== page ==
Where are all the insects in our garden?

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Burnished Brass attracted to light

In over 50 years of recording and photographing wildlife I can’t recall there ever being such a dearth of insects. And apparently I’m not alone in finding this. From across the country and highlighted in the recent Springwatch series insect numbers appear to be desperately low.

Many insect species are known for their numbers being volatile, booming one year, collapsing the next, before recovering.

However, this year numbers seem drastically low across many different insect orders.

This poses the question – following years of steady decline, are ecosystems now nearing the tipping point that some have been predicting.

Only a single Comma Butterfly in the garden so far this year

This year our garden in Cornwall had never been better prepared for nurturing the various life cycle stages of a broad diversity of insects. Yet despite this the increased wild areas with their diversity of larval foodplants and nectaring flowers for all seasons have attracted exceptionally low insect numbers. The swathes of ox eye daises, the uncut grass studded with flowering wild plants and the set aside nettle beds look inviting enough, yet few nectaring and pollinating insects have been drawn to them.

Butterfly numbers have been pitifully low. Small numbers of Holly Blues and Orange-Tips outnumbering the normally more common overwintering butterflies in the Spring such as Small Tortoiseshell, The Comma and Peacock. The numbers of every species are dramatically down.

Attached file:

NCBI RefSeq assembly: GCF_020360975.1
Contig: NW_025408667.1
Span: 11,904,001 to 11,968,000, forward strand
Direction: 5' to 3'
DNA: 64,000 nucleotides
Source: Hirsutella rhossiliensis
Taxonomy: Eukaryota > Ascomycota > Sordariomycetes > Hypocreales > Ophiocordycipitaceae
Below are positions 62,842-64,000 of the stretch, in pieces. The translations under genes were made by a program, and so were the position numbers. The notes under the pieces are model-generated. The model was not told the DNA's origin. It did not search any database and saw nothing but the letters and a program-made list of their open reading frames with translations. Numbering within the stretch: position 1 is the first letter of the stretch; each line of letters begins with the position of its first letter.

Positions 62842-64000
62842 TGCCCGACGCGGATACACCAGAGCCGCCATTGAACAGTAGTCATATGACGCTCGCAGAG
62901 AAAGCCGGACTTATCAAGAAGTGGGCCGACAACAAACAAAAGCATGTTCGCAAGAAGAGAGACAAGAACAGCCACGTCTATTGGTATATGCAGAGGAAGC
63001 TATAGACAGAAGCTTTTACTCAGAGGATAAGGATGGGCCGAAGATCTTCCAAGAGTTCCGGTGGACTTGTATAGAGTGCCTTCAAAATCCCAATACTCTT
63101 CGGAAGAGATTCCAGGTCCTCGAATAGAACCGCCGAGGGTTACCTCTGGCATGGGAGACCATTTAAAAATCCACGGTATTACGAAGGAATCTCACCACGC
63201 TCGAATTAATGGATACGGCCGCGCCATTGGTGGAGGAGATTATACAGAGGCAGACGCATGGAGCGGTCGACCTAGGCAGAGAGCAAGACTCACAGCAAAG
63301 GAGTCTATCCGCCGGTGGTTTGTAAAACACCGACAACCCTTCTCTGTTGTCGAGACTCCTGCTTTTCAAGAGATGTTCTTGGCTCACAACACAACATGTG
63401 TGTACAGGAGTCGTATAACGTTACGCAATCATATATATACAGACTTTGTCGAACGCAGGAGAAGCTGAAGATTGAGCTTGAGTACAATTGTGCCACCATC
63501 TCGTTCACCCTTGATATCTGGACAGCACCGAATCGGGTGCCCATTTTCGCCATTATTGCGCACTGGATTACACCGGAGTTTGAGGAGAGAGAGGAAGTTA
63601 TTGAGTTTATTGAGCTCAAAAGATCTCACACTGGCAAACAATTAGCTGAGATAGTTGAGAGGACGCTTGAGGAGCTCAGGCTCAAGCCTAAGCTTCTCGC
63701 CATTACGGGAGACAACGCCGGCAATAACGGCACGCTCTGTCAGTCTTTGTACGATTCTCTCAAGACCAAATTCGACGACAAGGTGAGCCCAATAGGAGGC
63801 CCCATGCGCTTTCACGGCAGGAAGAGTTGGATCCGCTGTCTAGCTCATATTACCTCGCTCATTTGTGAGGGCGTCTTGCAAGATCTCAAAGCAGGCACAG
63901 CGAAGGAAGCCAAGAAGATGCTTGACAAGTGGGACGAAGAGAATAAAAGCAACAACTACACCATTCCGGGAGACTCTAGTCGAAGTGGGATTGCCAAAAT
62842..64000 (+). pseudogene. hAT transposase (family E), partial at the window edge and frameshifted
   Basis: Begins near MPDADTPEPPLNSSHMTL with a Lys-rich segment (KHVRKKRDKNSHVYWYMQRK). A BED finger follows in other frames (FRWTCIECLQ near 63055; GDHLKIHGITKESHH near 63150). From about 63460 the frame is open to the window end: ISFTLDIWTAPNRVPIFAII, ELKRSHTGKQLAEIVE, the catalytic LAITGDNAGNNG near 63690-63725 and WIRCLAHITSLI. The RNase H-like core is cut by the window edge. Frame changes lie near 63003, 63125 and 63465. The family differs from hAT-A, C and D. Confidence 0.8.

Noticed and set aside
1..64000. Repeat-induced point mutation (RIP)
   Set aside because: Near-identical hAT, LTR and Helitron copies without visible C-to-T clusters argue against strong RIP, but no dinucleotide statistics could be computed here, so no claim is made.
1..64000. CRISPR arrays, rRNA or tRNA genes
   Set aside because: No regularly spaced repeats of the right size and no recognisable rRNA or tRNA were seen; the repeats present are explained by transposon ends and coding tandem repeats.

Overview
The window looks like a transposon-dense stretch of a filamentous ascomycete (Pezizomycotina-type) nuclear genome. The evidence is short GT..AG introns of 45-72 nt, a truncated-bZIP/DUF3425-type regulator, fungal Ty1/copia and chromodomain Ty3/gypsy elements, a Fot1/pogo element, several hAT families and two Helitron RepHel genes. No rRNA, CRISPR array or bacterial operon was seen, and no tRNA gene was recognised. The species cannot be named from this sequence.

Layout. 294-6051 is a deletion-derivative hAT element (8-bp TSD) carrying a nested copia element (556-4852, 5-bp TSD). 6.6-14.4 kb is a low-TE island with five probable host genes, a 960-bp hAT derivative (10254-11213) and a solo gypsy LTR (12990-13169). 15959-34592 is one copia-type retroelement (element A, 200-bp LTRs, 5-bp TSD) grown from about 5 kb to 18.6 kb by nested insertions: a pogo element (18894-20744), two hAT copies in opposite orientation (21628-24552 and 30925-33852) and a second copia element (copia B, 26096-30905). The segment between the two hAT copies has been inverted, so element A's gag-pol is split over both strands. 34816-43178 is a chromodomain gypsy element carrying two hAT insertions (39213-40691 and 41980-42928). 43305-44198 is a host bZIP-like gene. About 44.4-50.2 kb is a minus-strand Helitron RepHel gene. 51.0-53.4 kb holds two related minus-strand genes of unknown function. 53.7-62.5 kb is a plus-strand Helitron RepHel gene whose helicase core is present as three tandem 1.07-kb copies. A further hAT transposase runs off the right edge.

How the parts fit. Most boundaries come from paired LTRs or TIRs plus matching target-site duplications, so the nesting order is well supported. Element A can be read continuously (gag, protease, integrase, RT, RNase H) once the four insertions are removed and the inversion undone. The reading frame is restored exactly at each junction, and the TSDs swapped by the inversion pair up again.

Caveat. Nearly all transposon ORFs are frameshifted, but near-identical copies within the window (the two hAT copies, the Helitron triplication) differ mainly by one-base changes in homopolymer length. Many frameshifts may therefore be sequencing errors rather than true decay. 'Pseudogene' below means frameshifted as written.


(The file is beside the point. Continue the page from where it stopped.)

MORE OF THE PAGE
Green Oak Tortrix , Tortrix viridana. over 20 attracted to light in Cornish garden.

Numbers and species of moths attracted to light are a tiny fraction of previous years. With the 20 plus nightly records of Green Oak Leaf Tortrix the only species seemingly to have bucked the dismal trend. The next few months will be critical to see if some of the gardens most notable resident species such as the Portland Ribbon Wave, Idaea degeneraria and the recently established Jersey Tiger, Euplagia quadripunctaria have also succumbed to the general decline.

Sloe Bug in Cornish garden - photo Steve Ogden

Parts of the lawn and weedy, rough areas are now receiving a second cut. Several species of butterfly and moth lay eggs on the resulting fresh growth this cut generates in preference to older growth. It also gives wild plants a chance to push through that would otherwise have been smothered by long grass.

The only insects that seem to be thriving in the garden this Spring are several species of Shieldbug – particularly The Sloe Bug, Dolycoris baccarum and The Green Shield Bug, Palomena praasina and also the Squashbug, Coreus marginatus. Unfortunately the only Ladybird doing well is the adventive Harlequin Ladybird, Harmonia axyridis.

Harlequin Ladybird larva, Harmonia axyridis.

The likely reasons for the large percentage fall in insect number over the last few decades is thought to be a mix of increased pesticides, loss of habitat, land management changes and climate change.

However, the suddenness and almost universal severity in the UK of this Springs decline suggests its been triggered largely by the last 12 months weather. We can only hope later broods bounce back and, of course, climate changes slow. If not we are in serious trouble as every species depends on another – including us.

On a brighter note if the winds eventually shift around to the South/ South East, coming off the continent, at least some interesting migrants may arrive.